5 Potential analysis and further strategic development


82
The former aspect, i.e. ensuring a common view on the value of risk management, is more
difficult to realise as it has to be reflected in the companys culture. As a first step towards
building a risk culture, it is critical to share the basic understanding of relevant terms (i.e.
the glossary) with all employees, including decision makers and other stakeholders and
reach a common agreement of using these terms by defining them in a way that makes
sense to all involved
271
.
Another important factor with regard to the organisations risk culture is to minimise the
subjectivity in the organisations risk decision making. For this, it is required to better un-
derstand how employees and other stakeholders perceive risk and how aware they are with
regard to potential risks. It is clear that risk is perceived not only by technical parameters
and probabilistic numbers, but also in a psychological, social and cultural context. Hence,
individual, social and organisational cultural characteristics have to be taken into account in
dealing and working with risk
272
. The same is valid for risk acceptance, as it is also not only
related to technical estimates of risk and benefits but also to a subjective dimension, e.g.,
voluntariness
273
. Psychological research on risk perception has been dominated by the so-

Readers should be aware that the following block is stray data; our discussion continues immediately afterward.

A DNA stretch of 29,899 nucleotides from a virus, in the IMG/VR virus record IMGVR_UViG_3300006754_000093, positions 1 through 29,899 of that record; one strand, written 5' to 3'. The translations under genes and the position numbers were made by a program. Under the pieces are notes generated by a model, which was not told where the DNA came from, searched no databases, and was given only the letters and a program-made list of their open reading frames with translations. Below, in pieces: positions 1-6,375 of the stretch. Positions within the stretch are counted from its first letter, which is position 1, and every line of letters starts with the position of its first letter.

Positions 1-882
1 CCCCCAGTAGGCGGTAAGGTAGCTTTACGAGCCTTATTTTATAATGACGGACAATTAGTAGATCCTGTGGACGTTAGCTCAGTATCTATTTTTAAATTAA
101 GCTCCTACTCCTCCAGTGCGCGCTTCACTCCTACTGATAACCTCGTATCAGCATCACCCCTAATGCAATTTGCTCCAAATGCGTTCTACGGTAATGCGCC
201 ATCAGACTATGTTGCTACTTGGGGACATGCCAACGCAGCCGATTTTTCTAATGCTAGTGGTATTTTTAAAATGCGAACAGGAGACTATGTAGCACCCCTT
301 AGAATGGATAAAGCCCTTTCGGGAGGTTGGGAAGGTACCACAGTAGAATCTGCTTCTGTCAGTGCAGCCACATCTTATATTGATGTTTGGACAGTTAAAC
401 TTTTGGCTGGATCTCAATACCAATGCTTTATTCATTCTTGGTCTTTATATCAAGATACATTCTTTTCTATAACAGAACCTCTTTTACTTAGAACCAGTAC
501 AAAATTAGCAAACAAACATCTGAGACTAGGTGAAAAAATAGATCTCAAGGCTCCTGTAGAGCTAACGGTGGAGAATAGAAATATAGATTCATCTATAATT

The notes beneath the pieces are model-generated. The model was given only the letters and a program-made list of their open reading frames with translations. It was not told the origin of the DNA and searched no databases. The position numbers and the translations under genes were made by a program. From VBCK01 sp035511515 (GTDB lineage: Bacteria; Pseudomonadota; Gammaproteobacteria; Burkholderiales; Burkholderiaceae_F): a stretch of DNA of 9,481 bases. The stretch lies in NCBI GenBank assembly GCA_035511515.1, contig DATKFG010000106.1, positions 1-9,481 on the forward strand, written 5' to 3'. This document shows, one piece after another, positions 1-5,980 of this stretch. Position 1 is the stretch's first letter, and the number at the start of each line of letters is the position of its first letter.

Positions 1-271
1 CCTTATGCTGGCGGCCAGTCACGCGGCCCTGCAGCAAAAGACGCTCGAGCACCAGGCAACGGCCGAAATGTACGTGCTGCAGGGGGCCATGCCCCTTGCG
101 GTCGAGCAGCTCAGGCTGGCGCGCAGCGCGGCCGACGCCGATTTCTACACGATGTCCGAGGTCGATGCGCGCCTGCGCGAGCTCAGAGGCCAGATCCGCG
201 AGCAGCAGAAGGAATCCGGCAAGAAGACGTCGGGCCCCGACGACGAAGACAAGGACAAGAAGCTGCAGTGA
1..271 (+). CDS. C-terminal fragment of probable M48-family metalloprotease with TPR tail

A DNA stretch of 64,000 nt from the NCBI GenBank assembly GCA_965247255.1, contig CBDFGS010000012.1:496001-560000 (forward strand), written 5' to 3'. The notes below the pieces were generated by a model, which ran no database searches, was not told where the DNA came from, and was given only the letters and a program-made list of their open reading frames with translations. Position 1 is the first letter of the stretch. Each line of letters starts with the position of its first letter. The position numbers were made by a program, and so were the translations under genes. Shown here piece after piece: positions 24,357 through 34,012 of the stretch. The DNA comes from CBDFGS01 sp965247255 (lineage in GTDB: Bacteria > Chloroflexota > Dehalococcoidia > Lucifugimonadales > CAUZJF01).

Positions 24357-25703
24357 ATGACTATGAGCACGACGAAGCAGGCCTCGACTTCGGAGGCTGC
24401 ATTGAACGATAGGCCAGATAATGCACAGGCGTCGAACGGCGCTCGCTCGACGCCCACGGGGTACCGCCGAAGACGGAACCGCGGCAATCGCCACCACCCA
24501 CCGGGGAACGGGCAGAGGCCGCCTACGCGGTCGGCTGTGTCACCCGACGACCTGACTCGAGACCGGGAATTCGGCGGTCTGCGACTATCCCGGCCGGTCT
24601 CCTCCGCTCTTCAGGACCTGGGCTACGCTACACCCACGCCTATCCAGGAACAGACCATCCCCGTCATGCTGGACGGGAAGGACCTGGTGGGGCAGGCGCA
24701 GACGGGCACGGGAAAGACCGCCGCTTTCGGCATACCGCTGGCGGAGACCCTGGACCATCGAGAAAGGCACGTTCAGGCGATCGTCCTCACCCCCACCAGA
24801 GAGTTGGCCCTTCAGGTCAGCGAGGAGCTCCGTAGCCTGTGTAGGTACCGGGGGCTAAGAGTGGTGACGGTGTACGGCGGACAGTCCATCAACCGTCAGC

called psychometric paradigm
274
and it is referenced to the relevant literature (e.g., the work
of Sjberg
275
). As it is not possible to completely influence or direct individual risk percep-
tion of each employee, it is important that at least the overall risk management approach
should take into account the resulting bias by introducing, e.g., a risk board as part of a new
organisational culture. Relevant risks can be discussed within this board and different per-
spectives and psychological, social and cultural background of people involved would result
in a more or less constant judgement approach towards risks.

The next possible step in a further evolution of risk management in the pharmaceutical
industry is the expansion of the risk-based approach to virtually address all relevant busi-
ness risks, not only limited to risks to product quality. This corporate risk assessment and
treatment can be regarded as holistic enterprise risk management (ERM), a topic that has
received increasing interest in recent years in the business environment
276
. Enterprise risk
management can be defined as a process which enables industries of all sectors to assess,
control, exploit, finance and monitor risks from all sources for the purpose of increasing
the organisations short and long term value to its stakeholders
277
. Monahan
278
provides two
additional definitions for ERM: (1) ERM deals with uncertainty for the organisation, and
(2) ERM is a methodology for managing risks associated with strategic objectives of an
organisation. In comparison to traditional risk management, where individual risk catego-
ries or groups are separately managed in risk silos, enterprise risk management enables
companies to treat a wide array of risks in an integrated, enterprise-wide fashion
276
. This
holistic risk management approach benefits firms by decreasing earnings and stock price
volatility, reducing external capital costs, increasing capital efficiency and creating synergies
between different risk management activities
279
.

271
Verma (2009), p. 30.
272
Schmidt (2004)
273
Starr (1969), p. 1232.
274